Insights by Nitor

Sean Sollitto

Sean Sollitto
Sean Sollitto has over 20 years of industry and consulting experience dedicated to Procurement and Supply Chain technology. Sean’s career began in the startups of Silicon Valley, and progressed through many major global firms. He has been involved with Ariba since the beginning, and helped pioneer the first hosted solutions for ASP customers.
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Recent Posts

Nitor Granted SAP Recognized Expertise in Cloud Procurement Solutions in North America

Posted by Sean Sollitto on Jun 4, 2019 9:02:43 AM

Nitor named a best-fit provider for SAP Cloud Procurement Solutions

June 4, 2019 /PRNewswire/ -- Nitor, a leading business process transformation services firm, has been granted SAP Recognized Expertise in cloud procurement solutions in North America. Nitor achieved this designation based on their skills and competencies, as well as their proven record of client success and satisfaction.

"For over 15 years Nitor and SAP have partnered to create value through technology and process transformation," said Sean Sollitto, SAP lead with Nitor.  “We are proud to be recognized by SAP for maintaining high levels of satisfaction, solution quality, and service delivery.”

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Topics: procurement consulting, procurement technology, procurement transformation

Dreams Do Come True Webinar

Posted by Sean Sollitto on Apr 19, 2018 10:30:37 AM

On March 20th Nitor hosted a webinar specifically for mid-market procurement professionals, Accelerated & Affordable Procurement Technology Solutions for the Mid-Market.

(If you were unable to attend the live event, don’t worry, see the recording below.)

The session, featuring Sean Sollitto, Principal with Nitor,  highlighted how Procurement technology solutions have evolved to provide right-sized solutions for all organizations to automate and streamline source-to-pay processes.

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Topics: procurement consulting, Mid-market procurement, Mid-market source-to-pay, procurement technology, webinar

Five Questions Mid-Market Procurement Organizations Should Be Asking

Posted by Sean Sollitto on Feb 6, 2018 5:44:56 PM

All companies in the middle-market space are not created equal. Some are fast growth companies that quickly progress through the mid-market. Others are preparing for mergers or acquisitions, while still other companies are comfortable in the mid-market and intend to stay there.

All of these companies vary in many ways, but one challenge they all likely face is implementing procurement solutions and processes to save money and fund future growth.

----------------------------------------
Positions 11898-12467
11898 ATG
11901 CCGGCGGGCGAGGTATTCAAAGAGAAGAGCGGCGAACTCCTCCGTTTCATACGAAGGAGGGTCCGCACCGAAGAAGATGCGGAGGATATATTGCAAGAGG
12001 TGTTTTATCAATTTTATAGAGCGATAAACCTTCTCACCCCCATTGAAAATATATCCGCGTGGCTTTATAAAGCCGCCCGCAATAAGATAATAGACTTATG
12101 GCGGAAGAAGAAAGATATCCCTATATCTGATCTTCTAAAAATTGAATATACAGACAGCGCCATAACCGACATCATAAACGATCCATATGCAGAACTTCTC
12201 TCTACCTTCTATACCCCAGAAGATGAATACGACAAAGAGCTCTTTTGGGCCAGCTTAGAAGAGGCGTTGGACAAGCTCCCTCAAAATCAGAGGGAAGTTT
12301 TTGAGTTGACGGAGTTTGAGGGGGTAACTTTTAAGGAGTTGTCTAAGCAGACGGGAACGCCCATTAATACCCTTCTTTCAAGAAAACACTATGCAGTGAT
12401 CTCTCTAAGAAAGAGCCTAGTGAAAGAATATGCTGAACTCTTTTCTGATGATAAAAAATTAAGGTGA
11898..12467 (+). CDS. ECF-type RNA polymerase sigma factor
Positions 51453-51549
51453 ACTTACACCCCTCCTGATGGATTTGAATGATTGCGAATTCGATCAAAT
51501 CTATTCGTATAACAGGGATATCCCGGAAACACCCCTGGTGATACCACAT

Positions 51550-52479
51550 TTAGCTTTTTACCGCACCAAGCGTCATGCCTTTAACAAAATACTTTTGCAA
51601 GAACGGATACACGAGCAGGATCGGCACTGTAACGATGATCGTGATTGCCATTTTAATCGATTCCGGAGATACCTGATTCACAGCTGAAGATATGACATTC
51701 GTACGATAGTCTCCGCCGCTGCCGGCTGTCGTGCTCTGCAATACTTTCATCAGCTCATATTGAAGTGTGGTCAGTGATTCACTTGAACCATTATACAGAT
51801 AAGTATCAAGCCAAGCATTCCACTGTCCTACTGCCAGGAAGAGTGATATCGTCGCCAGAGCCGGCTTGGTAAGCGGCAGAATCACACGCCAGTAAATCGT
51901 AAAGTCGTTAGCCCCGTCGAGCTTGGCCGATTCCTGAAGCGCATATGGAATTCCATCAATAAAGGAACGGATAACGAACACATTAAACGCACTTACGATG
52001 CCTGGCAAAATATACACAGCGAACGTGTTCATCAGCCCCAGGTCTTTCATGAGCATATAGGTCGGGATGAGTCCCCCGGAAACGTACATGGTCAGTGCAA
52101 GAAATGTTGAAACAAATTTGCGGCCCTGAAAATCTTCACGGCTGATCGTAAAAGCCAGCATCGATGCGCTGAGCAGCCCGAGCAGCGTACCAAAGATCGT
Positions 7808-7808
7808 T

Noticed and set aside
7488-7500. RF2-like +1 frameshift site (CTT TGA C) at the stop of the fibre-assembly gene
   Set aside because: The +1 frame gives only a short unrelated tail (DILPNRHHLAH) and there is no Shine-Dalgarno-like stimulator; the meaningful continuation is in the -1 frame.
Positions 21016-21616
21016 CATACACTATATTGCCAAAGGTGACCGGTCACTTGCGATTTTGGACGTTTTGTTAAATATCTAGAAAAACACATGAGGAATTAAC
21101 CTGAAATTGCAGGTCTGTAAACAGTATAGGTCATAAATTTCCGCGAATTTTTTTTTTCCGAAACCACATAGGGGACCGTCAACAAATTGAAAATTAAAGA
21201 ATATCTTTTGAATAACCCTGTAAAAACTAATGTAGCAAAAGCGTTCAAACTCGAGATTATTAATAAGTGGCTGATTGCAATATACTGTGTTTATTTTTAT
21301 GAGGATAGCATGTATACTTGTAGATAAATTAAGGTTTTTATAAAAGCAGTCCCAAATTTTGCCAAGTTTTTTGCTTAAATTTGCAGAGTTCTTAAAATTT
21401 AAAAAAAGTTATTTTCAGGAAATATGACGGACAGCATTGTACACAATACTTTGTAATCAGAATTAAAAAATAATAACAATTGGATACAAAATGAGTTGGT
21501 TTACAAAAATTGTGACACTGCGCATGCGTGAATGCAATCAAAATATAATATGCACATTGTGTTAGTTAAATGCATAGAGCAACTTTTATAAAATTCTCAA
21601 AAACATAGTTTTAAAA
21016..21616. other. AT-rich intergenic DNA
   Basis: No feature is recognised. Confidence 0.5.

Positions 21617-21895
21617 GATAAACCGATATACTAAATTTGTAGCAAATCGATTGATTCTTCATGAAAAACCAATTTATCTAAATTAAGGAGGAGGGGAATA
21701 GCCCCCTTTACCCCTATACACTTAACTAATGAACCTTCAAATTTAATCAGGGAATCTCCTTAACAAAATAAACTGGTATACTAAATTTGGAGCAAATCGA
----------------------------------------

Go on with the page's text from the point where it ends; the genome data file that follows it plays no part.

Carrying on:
Within the past year procurement solutions have evolved to meet the needs of the mid-market. This core set of questions will help you determine if your organization is ready for a mid-market procurement solution.

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Topics: procurement consulting, Mid-market procurement, Mid-market source-to-pay

Oil & Gas: How 2016 Events will Impact Procurement in 2017

Posted by Sean Sollitto on Dec 13, 2016 11:17:29 AM

Throughout 2016 there were many significant events that shaped the current state of the Oil & Gas industry.  As the price of oil continued to plunge, world events hinted at a very slow recovery in the sector. Projects were put on hold, headcounts slashed, but production seemed to continue unabated. Some of the events that have had or will have a major impact in this space are:

 - "Brexit" shook up the EU, continued financial chaos in Italy and Greece, and a general fear of the unknown led to declines in European markets. These events drained demand for oil, putting increased downward pressure on crude prices.

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Topics: procure to pay, procurement consulting, oil & gas

OPEC Has Lost The Shale War

Posted by Sean Sollitto on Dec 5, 2016 9:23:58 AM

It's tempting to see the recent announcement that OPEC will cut production as having a positive impact on the price of oil.  Taken out of the context of reality, OPEC's historical influence is huge - just the mere announcement of a production cut would send prices up.  

But the reality is that OPEC has lost its war against shale producers, and is trying one last time to exert control over the market.  Yes, we will see a (very) short term upward tick in the price per barrel, but any price move will not be sustainable. American oil giants are flush with cash, and eager to jump back into the game at the right price. Let's further assume that all of the OPEC member states adhere to the production cuts, except of course those that have already negotiated exemption clauses (Iran, Libya, Nigeria). Let's further assume that Russia agrees to halt production increases.  As the price moves up towards $55-$60, U.S. shale producers will be incentivized to restart production.  All of those capped wells will come online, in less time than it takes to sign another deal.  Any price gains from the production cuts overseas will be swallowed up by the increased supply from domestic shale production. OPEC is facing a losing battle, and their only way out is to invest in more production capacity.  

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Topics: oil & gas

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